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Friday, 8 March, 2002, 14:38 GMT
McLeish 'angry' over Officegate
Office sign
The charity sub-let part of Mr McLeish's office
Former First Minister Henry McLeish has condemned the treatment of his wife and himself over the Officegate scandal.

His retaliation comes as Fife councillors meet in private to consider a controversial report into the charity linked to his downfall as first minister.

The Central Fife MSP, who resigned from the top job, when the row over the sub-letting of his constituency office exploded last year, said he was very angry at the way his wife had been dragged into the affair.

The council report, which had been extensively leaked beforehand, has now been officially published but does not name the staff involved because they face disciplinary proceedings.

I'm not Catholic, I'm not Protestant, I didn't go to Glasgow University, and I'm not part of the Lanarkshire mafia

Henry McLeish
Mr McLeish's wife Julie, a senior social worker, is referred to only as employee D.

Mrs McLeish, 47, is said to have approved grants for the defunct Third Age charity, which rented space in her husband's constituency office.

He said: "The past few months have been extraordinarily difficult.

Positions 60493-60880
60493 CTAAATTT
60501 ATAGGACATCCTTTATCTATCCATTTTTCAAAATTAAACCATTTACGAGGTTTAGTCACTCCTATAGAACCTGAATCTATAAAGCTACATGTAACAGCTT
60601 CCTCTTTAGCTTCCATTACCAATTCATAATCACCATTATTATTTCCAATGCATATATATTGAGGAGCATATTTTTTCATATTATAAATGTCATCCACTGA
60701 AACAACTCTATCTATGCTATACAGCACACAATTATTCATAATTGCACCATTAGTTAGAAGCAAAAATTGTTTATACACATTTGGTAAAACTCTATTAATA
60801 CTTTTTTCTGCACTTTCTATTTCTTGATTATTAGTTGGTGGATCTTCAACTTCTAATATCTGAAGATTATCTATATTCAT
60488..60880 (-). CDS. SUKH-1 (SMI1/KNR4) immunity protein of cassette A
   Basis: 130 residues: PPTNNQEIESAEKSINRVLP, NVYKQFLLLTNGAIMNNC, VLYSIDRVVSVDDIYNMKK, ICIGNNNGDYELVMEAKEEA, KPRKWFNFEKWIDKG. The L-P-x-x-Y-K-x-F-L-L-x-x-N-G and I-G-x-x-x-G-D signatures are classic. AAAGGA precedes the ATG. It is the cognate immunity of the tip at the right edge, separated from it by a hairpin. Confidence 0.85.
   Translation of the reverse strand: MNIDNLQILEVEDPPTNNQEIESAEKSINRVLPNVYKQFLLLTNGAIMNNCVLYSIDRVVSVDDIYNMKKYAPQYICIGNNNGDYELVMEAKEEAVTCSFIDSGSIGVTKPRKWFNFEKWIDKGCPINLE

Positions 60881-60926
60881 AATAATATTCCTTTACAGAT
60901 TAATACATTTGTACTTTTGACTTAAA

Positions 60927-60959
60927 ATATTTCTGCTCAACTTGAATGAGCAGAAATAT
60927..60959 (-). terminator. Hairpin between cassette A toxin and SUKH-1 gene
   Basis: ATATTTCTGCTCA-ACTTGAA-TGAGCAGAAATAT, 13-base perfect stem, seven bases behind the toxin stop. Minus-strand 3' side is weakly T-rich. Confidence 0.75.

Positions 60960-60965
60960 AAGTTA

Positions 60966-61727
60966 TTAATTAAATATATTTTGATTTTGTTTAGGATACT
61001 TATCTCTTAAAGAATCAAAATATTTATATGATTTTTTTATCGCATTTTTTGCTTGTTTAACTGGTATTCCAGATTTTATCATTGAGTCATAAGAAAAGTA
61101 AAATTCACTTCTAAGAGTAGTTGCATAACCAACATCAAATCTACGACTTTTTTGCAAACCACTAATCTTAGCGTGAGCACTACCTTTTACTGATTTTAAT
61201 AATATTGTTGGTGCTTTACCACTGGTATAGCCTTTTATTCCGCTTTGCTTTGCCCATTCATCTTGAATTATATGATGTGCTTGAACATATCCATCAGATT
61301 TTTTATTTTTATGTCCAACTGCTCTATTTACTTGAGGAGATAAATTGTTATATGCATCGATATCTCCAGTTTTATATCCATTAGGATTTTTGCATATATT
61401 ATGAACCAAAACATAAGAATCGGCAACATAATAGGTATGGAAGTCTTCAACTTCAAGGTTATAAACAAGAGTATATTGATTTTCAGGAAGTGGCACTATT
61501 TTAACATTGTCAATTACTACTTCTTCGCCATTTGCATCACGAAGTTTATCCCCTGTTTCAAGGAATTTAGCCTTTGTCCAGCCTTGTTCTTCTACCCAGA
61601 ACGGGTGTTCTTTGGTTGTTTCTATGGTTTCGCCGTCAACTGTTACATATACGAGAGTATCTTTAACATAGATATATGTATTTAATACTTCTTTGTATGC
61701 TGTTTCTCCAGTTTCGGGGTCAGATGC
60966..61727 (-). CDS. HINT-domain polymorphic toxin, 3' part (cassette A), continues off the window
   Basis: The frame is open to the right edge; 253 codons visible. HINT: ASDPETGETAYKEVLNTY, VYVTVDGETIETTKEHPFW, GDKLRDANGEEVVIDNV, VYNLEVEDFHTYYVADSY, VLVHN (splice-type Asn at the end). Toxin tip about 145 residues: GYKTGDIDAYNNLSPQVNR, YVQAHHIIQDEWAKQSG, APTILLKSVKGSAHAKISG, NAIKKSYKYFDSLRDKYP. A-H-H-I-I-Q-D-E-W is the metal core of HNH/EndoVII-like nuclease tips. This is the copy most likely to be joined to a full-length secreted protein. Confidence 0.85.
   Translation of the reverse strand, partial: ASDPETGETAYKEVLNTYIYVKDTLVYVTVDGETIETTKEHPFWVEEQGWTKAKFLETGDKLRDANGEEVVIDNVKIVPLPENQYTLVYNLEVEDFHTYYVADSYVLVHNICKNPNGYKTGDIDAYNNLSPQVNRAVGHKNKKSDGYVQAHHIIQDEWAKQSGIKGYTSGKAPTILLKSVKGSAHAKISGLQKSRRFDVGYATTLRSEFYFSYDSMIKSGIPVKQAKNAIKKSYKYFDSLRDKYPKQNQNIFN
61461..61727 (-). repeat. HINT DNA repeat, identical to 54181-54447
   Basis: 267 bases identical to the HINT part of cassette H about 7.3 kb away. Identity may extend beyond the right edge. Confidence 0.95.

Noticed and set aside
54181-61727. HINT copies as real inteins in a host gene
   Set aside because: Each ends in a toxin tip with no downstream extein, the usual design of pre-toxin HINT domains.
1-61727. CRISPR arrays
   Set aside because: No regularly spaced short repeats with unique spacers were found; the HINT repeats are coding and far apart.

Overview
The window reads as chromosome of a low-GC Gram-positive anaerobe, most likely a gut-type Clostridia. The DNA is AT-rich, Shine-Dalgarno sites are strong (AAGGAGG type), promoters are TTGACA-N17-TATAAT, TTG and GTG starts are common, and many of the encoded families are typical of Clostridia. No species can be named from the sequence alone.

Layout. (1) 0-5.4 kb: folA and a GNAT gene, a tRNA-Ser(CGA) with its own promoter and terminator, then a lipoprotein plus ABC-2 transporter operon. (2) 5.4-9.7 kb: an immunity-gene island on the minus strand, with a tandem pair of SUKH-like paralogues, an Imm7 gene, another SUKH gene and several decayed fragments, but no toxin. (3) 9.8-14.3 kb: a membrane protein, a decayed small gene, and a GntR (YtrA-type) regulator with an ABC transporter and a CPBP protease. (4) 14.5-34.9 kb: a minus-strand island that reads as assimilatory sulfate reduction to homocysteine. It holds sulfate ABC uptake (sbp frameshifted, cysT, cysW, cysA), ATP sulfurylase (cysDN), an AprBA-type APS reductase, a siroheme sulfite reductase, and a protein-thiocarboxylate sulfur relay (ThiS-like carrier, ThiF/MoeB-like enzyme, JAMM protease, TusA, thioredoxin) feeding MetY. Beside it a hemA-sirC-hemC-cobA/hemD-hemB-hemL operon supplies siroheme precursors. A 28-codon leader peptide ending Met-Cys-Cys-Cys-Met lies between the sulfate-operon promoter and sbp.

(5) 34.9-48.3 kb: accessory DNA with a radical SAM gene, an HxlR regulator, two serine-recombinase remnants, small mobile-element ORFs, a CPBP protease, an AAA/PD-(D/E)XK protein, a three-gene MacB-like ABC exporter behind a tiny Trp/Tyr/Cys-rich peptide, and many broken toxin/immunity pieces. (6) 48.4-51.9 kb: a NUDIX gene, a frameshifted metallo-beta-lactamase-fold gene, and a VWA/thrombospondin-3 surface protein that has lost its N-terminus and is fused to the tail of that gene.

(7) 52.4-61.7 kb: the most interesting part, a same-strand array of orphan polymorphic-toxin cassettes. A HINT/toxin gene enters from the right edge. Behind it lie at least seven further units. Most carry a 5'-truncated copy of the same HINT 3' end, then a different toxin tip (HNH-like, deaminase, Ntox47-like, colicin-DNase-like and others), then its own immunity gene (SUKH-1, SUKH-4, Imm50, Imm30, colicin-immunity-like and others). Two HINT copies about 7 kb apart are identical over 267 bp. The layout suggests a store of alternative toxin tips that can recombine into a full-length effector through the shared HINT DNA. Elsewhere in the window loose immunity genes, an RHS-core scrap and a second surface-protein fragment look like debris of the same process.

"I resigned my job to protect the most cherished post in Scottish politics but what has really made me angry over the past few months is the difficulties that my wife has experienced with her employers.

"She was strong for me when I needed it.

"She is now being treated, in my view, very badly by the council and the report has outraged her and made her very angry indeed."

Internal investigation

He also revealed that he believed his background made him an outsider within Labour when he was first minister.

He said: "I'm not Catholic, I'm not Protestant, I didn't go to Glasgow University, and I'm not part of the Lanarkshire mafia."

Fife Council's standards and audit committee will decide whether or not to accept the findings of an internal investigation into the funding of the Third Age charity.

Henry and Julie McLeish
Mr McLeish is protecting his wife
The report, by chief executive Douglas Sinclair, blames council officials for granting money to the charity after it was wound up.

One recommendation is that councillors accept there is no evidence money paid to Third Age went astray.

The report revealed that Mr Sinclair found there were failures on the part of council staff and that the rules should be tightened to avoid the perception of cronyism and conflicts of interest.

The 10-member standards committee can either accept these findings in full or in part, add their own recommendations or ask for further work to be carried out.

The special meeting to consider the report is expected to last several hours.

See also:

07 Mar 02 | Scotland
McLeish's wife seeks legal advice
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